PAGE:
Vazirani Akinosi Nerve Block – Mandibular Nerve Block

Vazirani Akinosi Mandibular Nerve Block also called as VA Block is a mandibular nerve block which is preferred in patients with limited mouth opening as it is a closed mouth nerve block. It can be very useful in patients with large tongue or buccal fat which make it difficult to administer a Gow Gates or Inferior Alveolar Nerve Block effectively. It is also very useful in patients having limited mouth opening. Another advantage of this Technique is lack of obstructions in the path of entry of the needle, as there are no muscles or other structures as seen with IA or Gow Gates technique. According to clinical trials V-A block was found to be more acceptable by the patient as compared to other blocks.

It was first introduced by Dr. Joseph Akinosi is 1977 as a Closed mouth alternative to Gow Gates technique.

It is also called as Tuberosity Block or Closed mouth Mandibular Nerve Block. Another advantage of this block is that it anesthetizes the Mylohyoid nerve as well which is one the major reasons for IAN block being less effective in some cases.

With the Vazirani Akinosi Nerve Block the branches of the Mandibular Nerve anesthetized are –

  • Inferior Alveolar Nerve
  • Lingual Nerve
  • Mental nerve
  • Incisive nerve
  • Mylohyoid Nerve

It is not called a True Mandibular nerve Block as it does not anesthetize the entire Mandibular Nerve and its branches.

Structures Anesthetized by Vazirani Akinosi Nerve Block:

  • Mandibular Teeth up to the midline
  • Gingiva and Periodontium of the Lingual side
  • Buccal Gingiva and Periodontium of the Anterior and Premolars
  • Sometimes Buccal Gingiva and Periodontium of the Posterior Molars

As Mylohyoid Nerve is also anesthetized with this Nerve Block, it is known to have higher effectiveness in comparison to IAN block which fails to anesthetize the first molar completely in some cases.

Contraindications of Vazirani Akinosi Nerve Block:

  • Patients with Acute Infection in the Pterygomandibular space
  • Patients with Acute Infection in the Maxillary Tuberosity region

Injection site and Technique of Vazirani Akinosi Nerve Block:

The target site for the injection of the VA block where the anesthetic solution needs to be deposited is the Medial surface of the mandibular ramus within the pterygomandibular space adjacent to the maxillary tuberosity halfway between the mandibular foramen and the neck of the condyle.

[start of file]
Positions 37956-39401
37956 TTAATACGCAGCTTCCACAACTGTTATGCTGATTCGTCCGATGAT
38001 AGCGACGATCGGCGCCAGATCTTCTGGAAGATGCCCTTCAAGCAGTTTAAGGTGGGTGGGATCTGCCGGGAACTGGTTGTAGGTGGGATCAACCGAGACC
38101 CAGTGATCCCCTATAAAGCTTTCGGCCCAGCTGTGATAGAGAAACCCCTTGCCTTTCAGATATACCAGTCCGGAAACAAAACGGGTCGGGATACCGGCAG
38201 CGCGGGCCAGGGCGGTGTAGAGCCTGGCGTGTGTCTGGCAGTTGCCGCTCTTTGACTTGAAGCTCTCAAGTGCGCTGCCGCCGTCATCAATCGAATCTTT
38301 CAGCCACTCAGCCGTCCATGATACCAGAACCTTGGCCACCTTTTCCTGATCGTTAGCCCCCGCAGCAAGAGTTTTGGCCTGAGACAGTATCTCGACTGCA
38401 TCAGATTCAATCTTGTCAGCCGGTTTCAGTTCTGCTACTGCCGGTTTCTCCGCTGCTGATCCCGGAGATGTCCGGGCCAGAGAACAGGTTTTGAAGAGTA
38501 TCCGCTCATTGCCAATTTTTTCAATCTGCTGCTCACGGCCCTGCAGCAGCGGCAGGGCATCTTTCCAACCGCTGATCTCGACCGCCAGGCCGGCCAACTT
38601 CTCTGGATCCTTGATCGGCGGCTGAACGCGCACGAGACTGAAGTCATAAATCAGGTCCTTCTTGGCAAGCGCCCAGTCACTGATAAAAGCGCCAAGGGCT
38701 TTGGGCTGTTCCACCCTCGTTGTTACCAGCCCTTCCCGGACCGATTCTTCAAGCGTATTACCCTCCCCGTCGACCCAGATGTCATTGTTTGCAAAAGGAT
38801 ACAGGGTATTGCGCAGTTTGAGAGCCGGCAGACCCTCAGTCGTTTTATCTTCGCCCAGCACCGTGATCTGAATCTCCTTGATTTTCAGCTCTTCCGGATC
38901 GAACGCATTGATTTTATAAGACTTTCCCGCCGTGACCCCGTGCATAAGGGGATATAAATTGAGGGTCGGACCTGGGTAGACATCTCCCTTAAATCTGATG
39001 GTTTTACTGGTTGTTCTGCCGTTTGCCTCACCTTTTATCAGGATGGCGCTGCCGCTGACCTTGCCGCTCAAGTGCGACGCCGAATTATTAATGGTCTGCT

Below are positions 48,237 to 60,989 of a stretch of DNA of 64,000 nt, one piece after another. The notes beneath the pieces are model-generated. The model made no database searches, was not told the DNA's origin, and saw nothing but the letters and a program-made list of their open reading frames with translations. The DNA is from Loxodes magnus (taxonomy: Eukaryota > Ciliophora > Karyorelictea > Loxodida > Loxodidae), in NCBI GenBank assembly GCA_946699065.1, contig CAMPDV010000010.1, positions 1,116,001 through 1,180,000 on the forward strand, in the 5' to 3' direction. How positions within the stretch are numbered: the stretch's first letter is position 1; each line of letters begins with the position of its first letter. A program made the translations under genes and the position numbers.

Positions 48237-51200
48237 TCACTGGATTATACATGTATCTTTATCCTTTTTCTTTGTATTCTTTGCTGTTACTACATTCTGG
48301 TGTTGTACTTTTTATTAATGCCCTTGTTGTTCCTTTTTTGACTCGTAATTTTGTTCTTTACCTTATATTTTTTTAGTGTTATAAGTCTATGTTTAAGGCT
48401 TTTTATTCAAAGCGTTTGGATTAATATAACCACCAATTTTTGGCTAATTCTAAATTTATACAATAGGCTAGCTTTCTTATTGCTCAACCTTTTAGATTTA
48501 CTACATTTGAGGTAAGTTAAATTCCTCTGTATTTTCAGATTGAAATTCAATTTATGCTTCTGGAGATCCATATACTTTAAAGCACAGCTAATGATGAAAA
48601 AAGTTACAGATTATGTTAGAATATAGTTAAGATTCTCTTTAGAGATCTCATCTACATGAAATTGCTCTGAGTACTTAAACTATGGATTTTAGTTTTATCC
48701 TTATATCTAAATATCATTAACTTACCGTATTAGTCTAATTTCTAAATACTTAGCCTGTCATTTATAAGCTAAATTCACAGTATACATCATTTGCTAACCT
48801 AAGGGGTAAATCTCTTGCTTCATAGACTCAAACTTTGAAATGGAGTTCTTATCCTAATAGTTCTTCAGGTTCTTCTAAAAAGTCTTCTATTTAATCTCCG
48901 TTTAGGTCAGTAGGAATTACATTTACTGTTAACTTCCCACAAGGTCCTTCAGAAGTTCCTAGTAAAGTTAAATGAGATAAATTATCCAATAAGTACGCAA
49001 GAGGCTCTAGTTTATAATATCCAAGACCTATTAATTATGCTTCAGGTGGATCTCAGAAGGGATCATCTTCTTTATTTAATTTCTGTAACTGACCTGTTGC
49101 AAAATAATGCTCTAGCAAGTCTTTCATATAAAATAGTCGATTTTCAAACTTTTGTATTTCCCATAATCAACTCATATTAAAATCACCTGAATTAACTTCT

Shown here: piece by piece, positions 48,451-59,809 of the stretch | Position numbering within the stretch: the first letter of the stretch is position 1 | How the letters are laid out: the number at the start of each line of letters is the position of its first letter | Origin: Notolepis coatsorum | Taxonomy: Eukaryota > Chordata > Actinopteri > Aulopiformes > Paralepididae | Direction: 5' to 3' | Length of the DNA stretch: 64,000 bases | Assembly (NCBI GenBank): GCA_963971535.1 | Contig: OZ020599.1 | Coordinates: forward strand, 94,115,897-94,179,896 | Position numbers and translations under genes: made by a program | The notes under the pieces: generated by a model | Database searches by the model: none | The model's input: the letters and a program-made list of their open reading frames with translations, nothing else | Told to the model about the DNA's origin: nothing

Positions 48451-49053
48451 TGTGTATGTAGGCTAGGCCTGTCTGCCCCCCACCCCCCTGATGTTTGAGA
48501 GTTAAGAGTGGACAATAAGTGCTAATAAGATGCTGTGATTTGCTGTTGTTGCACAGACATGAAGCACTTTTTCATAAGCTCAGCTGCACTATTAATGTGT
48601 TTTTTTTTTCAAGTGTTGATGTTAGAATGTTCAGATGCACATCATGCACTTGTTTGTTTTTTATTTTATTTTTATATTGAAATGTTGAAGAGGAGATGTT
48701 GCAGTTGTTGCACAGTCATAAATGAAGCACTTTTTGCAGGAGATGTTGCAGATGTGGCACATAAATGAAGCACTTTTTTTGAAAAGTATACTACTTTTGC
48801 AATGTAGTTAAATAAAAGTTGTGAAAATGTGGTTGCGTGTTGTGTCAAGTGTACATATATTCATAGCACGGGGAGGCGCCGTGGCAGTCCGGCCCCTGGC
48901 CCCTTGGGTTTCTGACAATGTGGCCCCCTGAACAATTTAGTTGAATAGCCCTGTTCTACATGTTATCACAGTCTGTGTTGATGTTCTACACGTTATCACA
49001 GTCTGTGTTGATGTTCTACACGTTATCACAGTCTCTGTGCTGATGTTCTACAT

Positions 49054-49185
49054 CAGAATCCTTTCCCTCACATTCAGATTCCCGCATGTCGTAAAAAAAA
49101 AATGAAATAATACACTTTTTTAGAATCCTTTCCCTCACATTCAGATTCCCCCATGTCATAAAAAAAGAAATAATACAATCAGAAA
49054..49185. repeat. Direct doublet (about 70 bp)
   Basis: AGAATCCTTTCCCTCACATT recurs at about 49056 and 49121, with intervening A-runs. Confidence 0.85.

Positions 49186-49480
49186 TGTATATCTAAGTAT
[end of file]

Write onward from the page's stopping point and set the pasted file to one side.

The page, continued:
Landmarks of VA Nerve Block – Medial surface of the mandibular ramus, Mucogingival junction of the maxillary second or third molars.

Technique – Apply topical anesthesia gel on the soft tissue just behind the maxillary tuberosity near the mucogingival junction of the 2nd or 3rd molars. Here on palpation you should be feeling tissue between the maxillary tuberosity and medial portion of the mandible.

Vazirani Akinosi Nerve Block Injection technique

  1. Ask the patient to gently close or clench their teeth while relaxing their muscles, as stiff muscles will prevent the anesthetic solution from being deposited into the Pterygomandibular space as it will be obliterated by the muscles of mastication. (Patient can also be asked to slightly open the mouth without clenching).
  2. Retract the cheek and buccal fat laterally away from the teeth using a mouth mirror or Minnesota retractor which ever you feel comfortable.
  3. Palpate or Feel the coronoid process and rest your finger on the coronoid process.
  4. Now identify the Point of insertion which is in posterior tissue visible.
  5. The height of insertion of needle is determined by the Mucogingival junction of the Maxillary gingiva, the needle has to be inserted parallel to the mucogingival junction and moved posteriorly touching the soft tissue.
  6. The medial border should be the Maxillary tuberosity while the Lateral border should be the Tendona Temporalis – The insertion point will be in between the two borders.
  7. Some doctors suggest to bend the needle slightly while some do not prefer this approach. If you want to bend the needle – loosed the cap of the Syringe slightly after loading the syringe and bend the needle very slightly.
  8. Now ask the patient to bite down their teeth and insert the needle parallel to the mucogingival junction into the posterior mucosa with the bend of the needle towards the lateral cheek. The bevel of the needle should be oriented away from the mandibular ramus bone facing the midline.
  9. After inserting the needle correct the angle making it parallel to the maxillary occlusal plane. No Hard tissue should be touched and if you have touched bone it can be the coronoid process which should be corrected by redrawing the needle and inserting it around the obstruction.
  10. The depth of the needle should be approximately 25mm or 2/3rd to 3/4th of a long needle measured from the maxillary tuberosity.
  11. It should be a painless procedure and if pain is felt it mostly likely will be because of penetration of the Temporalis (laterally) or Medial pterygoid (medially).
  12. The injection site of Vazirani Akinosi Nerve block is superior to the IAN block and inferior to the Gow Gates Nerve block.
  13. Deposit the Solution in the Pterygomandibular space, this helps in bringing the inferior alveolar nerve and the lingual nerve in contact with the Anesthetic Solution.

Possible Complications of VA Nerve Block:

Accidental Anesthetic deposition of LA agent into the Parotid Gland which is posterior to the Ramus which anesthetizes the Facial nerve travelling through the Gland. This leads to Transient Hemifacial Paralysis which is a reversible complication.

Owning to all the advantages it has over the IAN block, this can be used in patients who have a history of failed IA nerve blocks due to accessory nerve innervations or anatomic variations in the Nerves.